After two years ago of activity, our dream, to establish a space for developing and challenging the local academic discourse about urbanism, diversity and spatial justice through activism, and intellectual public engagement - is live and running . The desire for such space was born out of barriers that are faced by researchers who strive to make a difference in the world, but also in light of the potential that is embedded in research as a tool for social change. During two years of trial and error we identified several challenges and opportunities that the group attempts to address. These are our answers:
Space for political dialogue
In light of growing social and political polarization in recent years, the space for examining and discussing complex political problems has greatly diminished, both in public discourse and academia. In parallel, it seems that the gap between the ‘academy’ and ‘society’ has widened. In the Israeli academy, the current composition of faculty does not reflect either the ethnic, class, religious and national distribution of the general public, nor its political affiliation. Critical scholarship, in particular, has a history of excluding epistemological communities from its circles. As a result, academia has to a certain extent failed in bringing diverse perspectives into research. These processes take place all over the world. However, inn Israel, the space for complex political discussion has diminished even more—due to self- and external-censorship enforced by politicians, right-wing organizations that monitor academia, and international movements like BDS. As early-career scholars we are being told, implicitly and explicitly, that we should refrain from engaging with intricate political questions that might sabotage our career— thus effectively making us an integral part of this depoliticization process. Dealing with these challenges is not straightforward, but refraining from political discussion is not an option we support either. We see this group as a space for discussion and developing tools to tackle these issues.
Space for social change in academia
In the neoliberal academia, which measures success according to the number of publications and journals ranking, the option to use research as a tool for social change is becoming more limited. Working with policy-makers and civic society organizations does not give one credentials in the race after tenure; therefore, critical research that seeks to create social change is not welcome in this climate. And yet, the neoliberal academia does encourage us to become entrepreneurs by increasing our visibility and branding our uniqueness. The reputation that results from media attention and publicity may have some impact on moving up the academic ladder. Still, it is not clear that this kind of engagement necessarily promotes the ‘common good’. This duality can be confusing. We aim to discuss these inherent contradictions in order to expand our scope of action.
Space for producing local knowledge
The lion’s share of the mainstream urban and spatial theories has developed in the global north, far from Israel/Palestine. As young scholars who work in Israel, it is challenging to understand how to apply these theories constructively to explain local processes. Additionally, it is equally complicated to understand how to analyze and write about local processes in a way that will contribute to, and expand, global scholarly debates. We view the recent rise of global south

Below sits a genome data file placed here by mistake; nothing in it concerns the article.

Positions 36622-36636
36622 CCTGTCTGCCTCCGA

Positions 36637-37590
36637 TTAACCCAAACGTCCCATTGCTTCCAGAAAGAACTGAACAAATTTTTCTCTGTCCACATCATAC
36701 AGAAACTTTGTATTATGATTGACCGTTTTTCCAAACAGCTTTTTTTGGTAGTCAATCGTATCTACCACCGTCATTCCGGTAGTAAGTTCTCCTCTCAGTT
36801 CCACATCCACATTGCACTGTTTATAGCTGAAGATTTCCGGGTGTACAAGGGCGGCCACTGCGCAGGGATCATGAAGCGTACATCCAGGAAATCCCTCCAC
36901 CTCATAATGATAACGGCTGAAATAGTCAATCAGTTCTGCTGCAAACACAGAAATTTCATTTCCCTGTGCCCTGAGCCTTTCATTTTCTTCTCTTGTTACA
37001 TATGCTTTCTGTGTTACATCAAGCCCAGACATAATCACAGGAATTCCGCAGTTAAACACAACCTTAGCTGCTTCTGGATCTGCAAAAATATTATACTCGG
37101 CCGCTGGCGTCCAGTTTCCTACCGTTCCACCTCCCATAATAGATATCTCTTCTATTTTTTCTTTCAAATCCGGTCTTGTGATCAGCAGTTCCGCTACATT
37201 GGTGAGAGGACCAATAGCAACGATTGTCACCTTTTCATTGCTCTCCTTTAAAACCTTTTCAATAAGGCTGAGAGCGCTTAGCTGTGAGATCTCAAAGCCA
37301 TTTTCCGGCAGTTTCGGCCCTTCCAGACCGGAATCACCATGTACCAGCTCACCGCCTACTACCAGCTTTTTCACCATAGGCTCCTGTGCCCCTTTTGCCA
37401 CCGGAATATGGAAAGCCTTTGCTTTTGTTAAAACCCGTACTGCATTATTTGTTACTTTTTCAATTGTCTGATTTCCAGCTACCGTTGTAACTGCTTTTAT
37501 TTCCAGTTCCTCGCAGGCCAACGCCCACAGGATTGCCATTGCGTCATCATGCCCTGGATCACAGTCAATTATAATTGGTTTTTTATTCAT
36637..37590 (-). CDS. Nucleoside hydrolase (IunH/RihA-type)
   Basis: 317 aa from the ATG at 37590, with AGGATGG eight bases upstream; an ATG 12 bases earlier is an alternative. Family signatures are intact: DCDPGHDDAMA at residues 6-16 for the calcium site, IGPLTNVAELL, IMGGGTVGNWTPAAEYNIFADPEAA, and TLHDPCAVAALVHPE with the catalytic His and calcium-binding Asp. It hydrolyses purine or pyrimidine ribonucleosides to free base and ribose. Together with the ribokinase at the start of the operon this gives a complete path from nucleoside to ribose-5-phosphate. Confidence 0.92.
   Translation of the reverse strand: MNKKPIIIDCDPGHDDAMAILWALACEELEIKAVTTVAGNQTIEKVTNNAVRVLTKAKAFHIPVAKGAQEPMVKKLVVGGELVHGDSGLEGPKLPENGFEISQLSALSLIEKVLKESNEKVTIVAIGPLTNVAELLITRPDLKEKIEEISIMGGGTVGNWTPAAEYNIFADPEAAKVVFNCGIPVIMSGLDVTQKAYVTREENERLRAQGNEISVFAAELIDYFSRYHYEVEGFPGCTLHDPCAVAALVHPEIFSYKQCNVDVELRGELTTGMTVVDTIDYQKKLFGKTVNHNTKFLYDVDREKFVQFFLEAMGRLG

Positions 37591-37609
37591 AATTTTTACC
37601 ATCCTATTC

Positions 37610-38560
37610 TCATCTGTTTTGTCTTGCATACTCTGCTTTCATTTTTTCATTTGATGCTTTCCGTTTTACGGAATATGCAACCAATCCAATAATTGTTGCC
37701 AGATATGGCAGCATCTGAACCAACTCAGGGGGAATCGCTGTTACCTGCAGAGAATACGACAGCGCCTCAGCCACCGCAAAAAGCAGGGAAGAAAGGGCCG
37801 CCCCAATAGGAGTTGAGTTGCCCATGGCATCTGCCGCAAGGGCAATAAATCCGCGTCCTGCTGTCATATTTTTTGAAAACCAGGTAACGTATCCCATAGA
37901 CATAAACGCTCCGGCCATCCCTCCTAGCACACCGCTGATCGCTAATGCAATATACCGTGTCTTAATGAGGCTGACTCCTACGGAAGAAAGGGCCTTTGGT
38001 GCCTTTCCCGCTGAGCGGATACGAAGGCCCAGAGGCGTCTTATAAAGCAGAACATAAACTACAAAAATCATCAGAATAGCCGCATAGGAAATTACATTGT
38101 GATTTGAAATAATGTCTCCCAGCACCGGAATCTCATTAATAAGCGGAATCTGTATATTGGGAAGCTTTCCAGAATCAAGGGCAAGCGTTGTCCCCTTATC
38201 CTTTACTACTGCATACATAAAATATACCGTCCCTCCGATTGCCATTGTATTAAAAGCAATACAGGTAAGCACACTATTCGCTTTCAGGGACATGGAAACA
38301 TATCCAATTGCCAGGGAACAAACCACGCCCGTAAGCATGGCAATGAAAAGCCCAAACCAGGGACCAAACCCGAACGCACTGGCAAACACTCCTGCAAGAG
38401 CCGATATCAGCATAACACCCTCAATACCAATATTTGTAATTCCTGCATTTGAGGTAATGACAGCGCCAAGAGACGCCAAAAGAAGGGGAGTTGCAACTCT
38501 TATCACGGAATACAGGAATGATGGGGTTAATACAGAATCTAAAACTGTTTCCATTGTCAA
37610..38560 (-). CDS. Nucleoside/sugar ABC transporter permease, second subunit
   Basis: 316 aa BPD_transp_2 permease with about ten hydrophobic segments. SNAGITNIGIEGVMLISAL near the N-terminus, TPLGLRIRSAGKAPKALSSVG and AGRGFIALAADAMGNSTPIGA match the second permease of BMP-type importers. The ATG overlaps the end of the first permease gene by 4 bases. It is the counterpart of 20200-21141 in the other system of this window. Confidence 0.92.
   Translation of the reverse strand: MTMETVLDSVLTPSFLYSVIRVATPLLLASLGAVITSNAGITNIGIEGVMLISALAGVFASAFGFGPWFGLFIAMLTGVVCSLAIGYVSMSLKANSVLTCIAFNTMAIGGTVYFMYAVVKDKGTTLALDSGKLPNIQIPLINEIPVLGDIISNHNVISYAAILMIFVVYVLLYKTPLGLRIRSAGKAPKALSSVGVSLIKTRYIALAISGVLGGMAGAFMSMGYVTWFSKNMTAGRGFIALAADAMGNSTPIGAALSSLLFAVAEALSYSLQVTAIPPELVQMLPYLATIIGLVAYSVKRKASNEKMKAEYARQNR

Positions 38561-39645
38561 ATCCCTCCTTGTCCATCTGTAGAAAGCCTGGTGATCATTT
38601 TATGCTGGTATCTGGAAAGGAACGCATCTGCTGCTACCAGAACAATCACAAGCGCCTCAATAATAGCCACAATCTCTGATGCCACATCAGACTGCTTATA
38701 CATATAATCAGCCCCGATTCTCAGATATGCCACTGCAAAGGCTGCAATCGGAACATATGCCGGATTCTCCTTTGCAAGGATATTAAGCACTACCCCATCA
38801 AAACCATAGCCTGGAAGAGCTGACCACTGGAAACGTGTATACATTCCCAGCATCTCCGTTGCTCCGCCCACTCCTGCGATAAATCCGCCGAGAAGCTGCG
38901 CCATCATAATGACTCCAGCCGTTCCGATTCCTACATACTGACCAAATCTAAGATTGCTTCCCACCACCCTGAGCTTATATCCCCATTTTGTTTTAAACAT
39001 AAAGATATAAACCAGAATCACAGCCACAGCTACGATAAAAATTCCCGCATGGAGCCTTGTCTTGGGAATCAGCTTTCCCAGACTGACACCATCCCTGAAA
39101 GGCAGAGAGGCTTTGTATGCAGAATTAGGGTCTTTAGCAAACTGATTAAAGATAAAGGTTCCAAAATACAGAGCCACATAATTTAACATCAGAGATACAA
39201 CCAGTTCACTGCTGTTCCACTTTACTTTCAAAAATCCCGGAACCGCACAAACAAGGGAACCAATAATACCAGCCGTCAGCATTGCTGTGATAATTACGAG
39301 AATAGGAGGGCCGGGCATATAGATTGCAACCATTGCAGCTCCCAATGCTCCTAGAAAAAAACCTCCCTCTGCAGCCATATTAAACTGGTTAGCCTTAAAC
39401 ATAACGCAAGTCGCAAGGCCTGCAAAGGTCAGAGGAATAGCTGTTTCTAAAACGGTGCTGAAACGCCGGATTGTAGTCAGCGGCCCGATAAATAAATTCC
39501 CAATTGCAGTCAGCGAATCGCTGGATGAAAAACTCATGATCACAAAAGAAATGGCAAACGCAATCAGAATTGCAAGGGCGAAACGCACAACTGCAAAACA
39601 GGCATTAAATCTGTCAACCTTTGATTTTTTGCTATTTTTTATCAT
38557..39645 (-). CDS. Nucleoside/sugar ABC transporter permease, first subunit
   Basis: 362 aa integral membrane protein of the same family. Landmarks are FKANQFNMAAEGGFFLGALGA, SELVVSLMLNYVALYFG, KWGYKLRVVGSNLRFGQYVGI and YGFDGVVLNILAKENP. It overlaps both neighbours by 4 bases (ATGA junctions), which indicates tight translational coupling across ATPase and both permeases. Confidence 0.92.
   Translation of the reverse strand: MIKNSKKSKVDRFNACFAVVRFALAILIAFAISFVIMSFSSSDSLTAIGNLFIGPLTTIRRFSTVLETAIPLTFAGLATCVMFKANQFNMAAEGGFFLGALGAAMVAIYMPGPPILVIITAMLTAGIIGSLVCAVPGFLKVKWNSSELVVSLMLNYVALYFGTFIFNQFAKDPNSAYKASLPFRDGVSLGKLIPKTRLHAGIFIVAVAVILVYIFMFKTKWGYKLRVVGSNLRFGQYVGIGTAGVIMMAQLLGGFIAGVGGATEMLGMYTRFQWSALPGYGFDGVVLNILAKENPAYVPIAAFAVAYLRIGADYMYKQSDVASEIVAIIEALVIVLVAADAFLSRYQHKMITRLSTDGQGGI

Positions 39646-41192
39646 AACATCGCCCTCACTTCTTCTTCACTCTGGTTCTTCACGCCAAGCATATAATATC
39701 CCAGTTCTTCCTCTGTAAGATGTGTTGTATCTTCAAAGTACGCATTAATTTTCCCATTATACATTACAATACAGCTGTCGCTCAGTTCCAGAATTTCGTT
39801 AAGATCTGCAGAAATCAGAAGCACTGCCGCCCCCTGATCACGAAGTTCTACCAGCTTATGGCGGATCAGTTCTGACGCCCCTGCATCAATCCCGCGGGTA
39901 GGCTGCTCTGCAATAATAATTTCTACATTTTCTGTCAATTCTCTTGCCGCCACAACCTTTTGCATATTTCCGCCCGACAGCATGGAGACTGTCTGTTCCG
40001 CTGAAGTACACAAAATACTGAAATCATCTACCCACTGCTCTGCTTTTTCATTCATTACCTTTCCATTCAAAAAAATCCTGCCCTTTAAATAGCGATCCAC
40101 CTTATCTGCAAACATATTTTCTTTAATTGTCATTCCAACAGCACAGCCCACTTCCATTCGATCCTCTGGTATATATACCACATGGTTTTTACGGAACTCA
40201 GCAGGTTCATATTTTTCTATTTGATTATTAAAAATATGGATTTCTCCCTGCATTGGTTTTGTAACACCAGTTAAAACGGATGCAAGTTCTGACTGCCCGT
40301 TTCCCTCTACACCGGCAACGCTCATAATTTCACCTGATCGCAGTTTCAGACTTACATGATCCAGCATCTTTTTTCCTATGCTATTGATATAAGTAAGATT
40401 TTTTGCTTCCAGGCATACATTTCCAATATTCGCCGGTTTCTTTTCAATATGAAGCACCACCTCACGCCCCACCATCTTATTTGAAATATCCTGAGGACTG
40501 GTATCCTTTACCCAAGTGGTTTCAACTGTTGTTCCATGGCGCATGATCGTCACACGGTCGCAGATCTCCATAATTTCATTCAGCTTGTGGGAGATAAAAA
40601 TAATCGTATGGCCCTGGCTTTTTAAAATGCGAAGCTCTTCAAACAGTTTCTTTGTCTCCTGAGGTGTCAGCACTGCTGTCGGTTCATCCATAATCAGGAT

theories in various disciplines as an opportunity to invigorate our academic vocabulary and knowledge foundations.
Space for multidisciplinary research
Urban challenges in the areas of housing, transportation, health or culture require a holistic view that often augments strategies from multiple disciplines. Nonetheless, academic training is often carried out in isolation while fields such as architecture and planning hold primacy. Yet, we begin to see a change, where the demand for multidisciplinary expertise in urban studies in academia and the market is on the rise. Urban issues become increasingly topical in fields such
as public health, social work, anthropology, economics and political science. In parallel, cities and organizations that engage with urban issues look up to academia for answers. A multidisciplinary group in the realm of urbanism can become the basis for a joint, interdisciplinary discussion among different fields.
Space that bridges the divide between the critical and pragmatic streams of urban studies
The Urban Studies field can be generally characterized as composed of two rival camps:
‘critical’ and ‘pragmatist’. On the one hand, ‘critical’ scholars analyze power relations from diverse aspects, and often take an oppositional stand towards urban-building processes and government institutions. On the other hand, ‘pragmatist’ scholars offer models that can be applied in practice, and train professionals, but often through a technical and bureaucratic approach that might depoliticize reality. Our training rarely allows us to build bridges to connect the two streams—to critically examine processes, while holding a dialogue with practitioners. Consequently, many students experience a professional crisis as they transition from the critical academic environment to the workplace. The growing interest in urbanism within and outside academia might serve as an opportunity to bridge these worlds.
Members of the Cities, Diversity and Spatial Justice Research Group